Manila-based SL Agritech Corp. (SLAC) is gearing up to expand its hybrid rice production in Myanmar, after the success of its pioneering season in premium commercial rice.
As one of the world’s biggest rice exporters before World War II when it was then under British rule, Myanmar has more than 17 million hectares of uncultivated land that can be planted with rice.
It has wider flat lands compared to other major rice exporting countries, making it a viable prospect for locally developed hybrid varieties.
“The opportunity in rice farming in Myanmar is vast as Myanmar. With a more fertile land, less fertilizer will be needed in order to gain a higher target-yield,” SLAC Chairman Henry Lim Bon Liong said in a statement.
Lim said SLAC’s pioneering season of the SL-8H variety (Shwe Lar-SL-8H in Myanmar) yielded more than 150 metric tons of seed per hectare on a 100-hectare site in Yangon’s Dagon Township.
Also planted were commercial table grade rice SL-7H (Dona Maria Jasponica) on 11 hectares, SL-9H (Miponica) on 28 hectares, and SL-8H on 20 hectares.
“With production cost 50 percent lower compared to the Philippines, Myanmar is a viable production site for the Philippines’ hybrid rice exports,” Lim said.
“We can export our Dona Maria Jasponica and Miponica rice from Myanmar. Consumers in Myanmar may not want soft and sticky rice, but that’s our opportunity to export rice harvested from there,” he added.
Another advantage for Myanmar is its preferential zero tariffs for European countries, Lim noted.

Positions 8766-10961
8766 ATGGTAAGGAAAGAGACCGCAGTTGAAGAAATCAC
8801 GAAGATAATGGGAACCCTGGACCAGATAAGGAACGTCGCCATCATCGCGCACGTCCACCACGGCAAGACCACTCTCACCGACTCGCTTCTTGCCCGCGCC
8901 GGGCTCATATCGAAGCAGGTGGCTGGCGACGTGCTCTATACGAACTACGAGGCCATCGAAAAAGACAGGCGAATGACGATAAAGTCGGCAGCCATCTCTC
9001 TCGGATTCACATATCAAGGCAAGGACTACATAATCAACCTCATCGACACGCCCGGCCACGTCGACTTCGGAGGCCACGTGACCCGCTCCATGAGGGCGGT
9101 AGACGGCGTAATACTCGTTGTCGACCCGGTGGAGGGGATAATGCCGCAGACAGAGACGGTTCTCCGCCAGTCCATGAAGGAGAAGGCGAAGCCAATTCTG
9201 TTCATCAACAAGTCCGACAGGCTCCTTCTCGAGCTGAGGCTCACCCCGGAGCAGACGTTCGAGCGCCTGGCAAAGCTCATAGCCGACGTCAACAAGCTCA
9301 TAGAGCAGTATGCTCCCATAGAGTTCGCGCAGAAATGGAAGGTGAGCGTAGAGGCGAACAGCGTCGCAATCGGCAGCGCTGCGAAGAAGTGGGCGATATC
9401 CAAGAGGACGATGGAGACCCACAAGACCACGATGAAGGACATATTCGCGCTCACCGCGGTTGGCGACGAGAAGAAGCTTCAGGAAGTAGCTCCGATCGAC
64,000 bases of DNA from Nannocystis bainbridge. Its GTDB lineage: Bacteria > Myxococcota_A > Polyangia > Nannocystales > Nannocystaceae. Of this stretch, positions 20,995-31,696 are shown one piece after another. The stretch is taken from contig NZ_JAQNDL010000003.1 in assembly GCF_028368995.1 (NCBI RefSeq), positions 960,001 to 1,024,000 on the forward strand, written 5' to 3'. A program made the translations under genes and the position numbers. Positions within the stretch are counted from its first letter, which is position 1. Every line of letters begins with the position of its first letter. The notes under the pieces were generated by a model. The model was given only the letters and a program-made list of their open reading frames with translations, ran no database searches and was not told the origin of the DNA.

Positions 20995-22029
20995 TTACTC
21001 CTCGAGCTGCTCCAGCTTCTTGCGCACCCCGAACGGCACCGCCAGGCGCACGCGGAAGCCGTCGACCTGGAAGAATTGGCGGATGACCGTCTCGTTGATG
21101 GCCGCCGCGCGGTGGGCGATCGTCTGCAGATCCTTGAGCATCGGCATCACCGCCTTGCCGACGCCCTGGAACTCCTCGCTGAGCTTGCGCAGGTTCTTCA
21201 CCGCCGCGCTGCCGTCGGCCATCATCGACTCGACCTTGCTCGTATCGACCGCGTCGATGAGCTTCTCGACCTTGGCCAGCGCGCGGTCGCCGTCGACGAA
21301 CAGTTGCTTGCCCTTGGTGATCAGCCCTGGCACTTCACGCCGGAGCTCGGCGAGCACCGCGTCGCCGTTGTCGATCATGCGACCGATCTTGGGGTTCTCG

Other potential export destinations for Dona Maria rice from Myanmar are China and the United States. When exported, the Filipino brand name Dona Maria premium rice will be retained for consistency in the world market.
Lim said they are now working with microfinance leader CARD, through CARD Myanmar Co. Ltd., to expand program.
From years of less liberalized military rule that started to reform in 2010-2011, the microfinance firm started operating in Myanmar in light of trade and agriculture developments there.
The pilot planting in Myanmar was under a joint venture between private companies Nine Seas, led by Aung Tan, and Filipino Norberto Ong’s Water Stone.
“Our immediate plans for commercial hybrid rice operation in Myanmar includes the creation of sales and marketing team to sell harvested 120-150 MT of SL-8H seeds in Myanmar, and the installation of a cooling system in one of the warehouses of Mr. Norberto Ong to ensure the quality of SL-8H seeds,” he said.
SL Agritech plans to partner with the local government units as well as the Ministry of Agriculture and the International Rice Research Institute (IRRI) to train farmers and demonstrate the use of technology in major rice producing areas. The goal is to create awareness among Myanmar farmers and stakeholders.
Dr. Frisco M. Malabanan, SLAC technical consultant, said they may reduce seed production for the next planting season from 100 hectares to 50 hectares due to a shortage of agriculture workers in Myanmar.
He said the company will bring Filipino machine operators to Myanmar to help with land preparations for at least a month.
“The area is very good for seed production. There’s enough water. The soil is very fertile and can be easily mechanized. The main problem is lack of skilled labor,” he added.
Malabanan noted they are now seeking partnership with Myanmar’s Ministry of Agriculture for policy support and training of local farmers and laborers as part of the expansion program.